If possible, gain a general understanding of programming languages. You don’t need to become a real programmer, but it would help to understand the basics. This will help you guide your child through the more complicated parts of programming. Here are a couple of free resources to check out:

Tips on Teaching Children to Code

Now that you know why your kids should learn to code, let’s take a look at how they can learn to code. 

1. Use Scratch for first-time coders

You don’t need to be a programmer to teach your child how to code. You can even write code without actually writing it! With MIT’s Scratch, children can create programs, games, and more through its drag-and-drop interface. The program then writes the corresponding source code in real-time and puts it side-by-side with what your child created.  In this way, you and your child can picture what real-world programs would look like if they were written in code. 

2. Let your kids figure it out on their own

When your kid does their homework, you don’t tell them how to do it — you allow them to do it on their own. The same goes for coding. It can be tempting to grab the keyboard, but you should give your child the chance to break down the problem by themselves. You can guide them through the concepts, but they should be able to solve the problems, even if that means they’ll have to fail at times.

3. Don’t force your kid to learn a specific language

When teaching your child to code, allow them to choose the coding language that they want to learn. For instance, if your child wants to build a game, they might be good at JavaScript. On the other hand, if they want to create animations, art, and music, start with the programming language Scratch

4. Don’t tell your kids how code works — show it to them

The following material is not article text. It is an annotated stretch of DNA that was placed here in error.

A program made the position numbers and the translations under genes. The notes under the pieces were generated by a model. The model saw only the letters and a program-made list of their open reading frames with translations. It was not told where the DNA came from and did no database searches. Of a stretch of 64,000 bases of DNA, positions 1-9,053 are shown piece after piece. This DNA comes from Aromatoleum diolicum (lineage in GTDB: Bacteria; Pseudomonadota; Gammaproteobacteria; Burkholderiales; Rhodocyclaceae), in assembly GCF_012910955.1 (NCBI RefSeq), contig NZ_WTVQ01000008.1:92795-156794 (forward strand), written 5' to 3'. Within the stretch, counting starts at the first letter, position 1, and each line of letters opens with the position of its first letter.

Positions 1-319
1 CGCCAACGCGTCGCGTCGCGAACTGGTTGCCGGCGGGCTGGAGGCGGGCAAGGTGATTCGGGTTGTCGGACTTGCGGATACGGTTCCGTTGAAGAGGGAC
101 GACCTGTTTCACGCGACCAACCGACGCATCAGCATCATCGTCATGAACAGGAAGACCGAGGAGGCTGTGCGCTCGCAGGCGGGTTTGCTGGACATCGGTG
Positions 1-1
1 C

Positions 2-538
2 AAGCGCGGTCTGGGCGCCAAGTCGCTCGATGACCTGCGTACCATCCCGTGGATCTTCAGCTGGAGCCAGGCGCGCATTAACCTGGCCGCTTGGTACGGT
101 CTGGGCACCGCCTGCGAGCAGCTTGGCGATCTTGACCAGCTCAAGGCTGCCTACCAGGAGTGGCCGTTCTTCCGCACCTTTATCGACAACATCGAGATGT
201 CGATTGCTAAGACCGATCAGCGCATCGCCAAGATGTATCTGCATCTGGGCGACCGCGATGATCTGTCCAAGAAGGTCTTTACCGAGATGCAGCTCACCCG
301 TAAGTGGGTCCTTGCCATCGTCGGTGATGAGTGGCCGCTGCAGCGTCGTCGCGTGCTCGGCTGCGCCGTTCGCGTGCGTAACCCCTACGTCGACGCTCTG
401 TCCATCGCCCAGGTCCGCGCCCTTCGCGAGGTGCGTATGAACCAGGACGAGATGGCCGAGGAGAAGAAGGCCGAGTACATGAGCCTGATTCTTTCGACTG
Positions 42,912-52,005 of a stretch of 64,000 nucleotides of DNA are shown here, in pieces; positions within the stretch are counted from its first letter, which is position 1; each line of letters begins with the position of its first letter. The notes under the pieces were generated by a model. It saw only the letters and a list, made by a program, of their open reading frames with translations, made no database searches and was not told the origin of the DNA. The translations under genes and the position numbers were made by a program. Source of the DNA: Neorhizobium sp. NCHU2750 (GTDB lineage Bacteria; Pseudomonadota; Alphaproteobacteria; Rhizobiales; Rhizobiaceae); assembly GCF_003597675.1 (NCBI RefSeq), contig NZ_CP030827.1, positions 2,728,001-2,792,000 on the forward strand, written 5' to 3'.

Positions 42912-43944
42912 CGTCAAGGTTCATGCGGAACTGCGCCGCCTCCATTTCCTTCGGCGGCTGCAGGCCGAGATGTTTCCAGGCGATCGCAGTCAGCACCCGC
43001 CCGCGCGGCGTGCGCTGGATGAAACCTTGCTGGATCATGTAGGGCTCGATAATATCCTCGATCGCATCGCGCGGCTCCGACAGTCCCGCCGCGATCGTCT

Your children can’t learn to code if they can’t see it in action. If you’re telling them about the basics of the “if-then” function, don’t describe it — instead, show them a sample of the source code (W3Schools has plenty of these). 

Again, use Scratch if coding isn’t your forte. As kids create programs using its drag-and-drop interface, Scratch shows you what its source code would look like. Go through the code line-by-line and encourage your child to tweak it to see how it will change the program. 

5. Consider gamification 

Professional programming isn’t fun, so if you want your child to get into coding, choose an engaging way to do it such as gamification. Games reward your children whenever they complete a code, that way, they won’t feel like they’re doing additional homework. It’ll feel more like after-school activities that they look forward to every day. 

Wrapping Up

Coding is one of the best hobbies your child can adopt. It teaches them how to problem-solve, how to persevere, and even boosts their confidence and academic performance. Plus, who knows? Maybe your child is a computer programming prodigy who’s waiting for the perfect opportunity to show off their skills!


About Author

I’m Fran: wife, mother-of-three and freelance publicist. My love for communicating and writing mirrors my passion for trying to be the best mum I can be. I love good food & wine, Italian culture and football and have a keen interest in personal finance. I also blog over on Epsom & Ewell Families and Habyts, and write sporadically for a number of other sites.